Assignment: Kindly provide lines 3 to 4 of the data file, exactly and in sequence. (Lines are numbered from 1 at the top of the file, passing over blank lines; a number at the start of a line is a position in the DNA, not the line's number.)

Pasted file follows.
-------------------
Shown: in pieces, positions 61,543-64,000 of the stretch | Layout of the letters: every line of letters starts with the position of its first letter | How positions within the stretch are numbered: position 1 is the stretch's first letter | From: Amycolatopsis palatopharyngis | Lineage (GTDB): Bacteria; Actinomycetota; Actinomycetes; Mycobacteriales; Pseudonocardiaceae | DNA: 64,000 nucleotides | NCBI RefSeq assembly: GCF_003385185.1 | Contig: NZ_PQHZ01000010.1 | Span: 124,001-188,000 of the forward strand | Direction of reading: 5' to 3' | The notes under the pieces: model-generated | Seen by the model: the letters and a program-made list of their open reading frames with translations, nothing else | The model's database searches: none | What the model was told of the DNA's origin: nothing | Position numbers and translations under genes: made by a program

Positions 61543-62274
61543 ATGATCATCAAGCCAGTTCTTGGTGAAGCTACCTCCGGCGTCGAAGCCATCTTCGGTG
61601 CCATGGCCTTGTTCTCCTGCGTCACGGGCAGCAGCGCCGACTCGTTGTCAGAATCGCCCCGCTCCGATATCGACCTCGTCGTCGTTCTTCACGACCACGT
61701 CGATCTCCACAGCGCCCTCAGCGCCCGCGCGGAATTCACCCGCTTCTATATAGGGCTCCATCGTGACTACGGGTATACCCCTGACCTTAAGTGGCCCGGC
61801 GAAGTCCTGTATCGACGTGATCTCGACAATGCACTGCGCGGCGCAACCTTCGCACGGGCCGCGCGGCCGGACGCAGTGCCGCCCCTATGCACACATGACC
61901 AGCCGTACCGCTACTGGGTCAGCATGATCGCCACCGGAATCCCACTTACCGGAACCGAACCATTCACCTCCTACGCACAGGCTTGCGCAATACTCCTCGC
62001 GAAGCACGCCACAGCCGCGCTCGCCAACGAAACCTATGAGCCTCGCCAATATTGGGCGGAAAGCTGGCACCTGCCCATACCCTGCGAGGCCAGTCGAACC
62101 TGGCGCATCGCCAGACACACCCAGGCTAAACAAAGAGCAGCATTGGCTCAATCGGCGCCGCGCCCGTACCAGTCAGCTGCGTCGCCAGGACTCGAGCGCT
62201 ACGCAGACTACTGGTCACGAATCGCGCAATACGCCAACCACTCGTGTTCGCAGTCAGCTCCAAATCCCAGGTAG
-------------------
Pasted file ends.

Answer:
61543 ATGATCATCAAGCCAGTTCTTGGTGAAGCTACCTCCGGCGTCGAAGCCATCTTCGGTG
61601 CCATGGCCTTGTTCTCCTGCGTCACGGGCAGCAGCGCCGACTCGTTGTCAGAATCGCCCCGCTCCGATATCGACCTCGTCGTCGTTCTTCACGACCACGT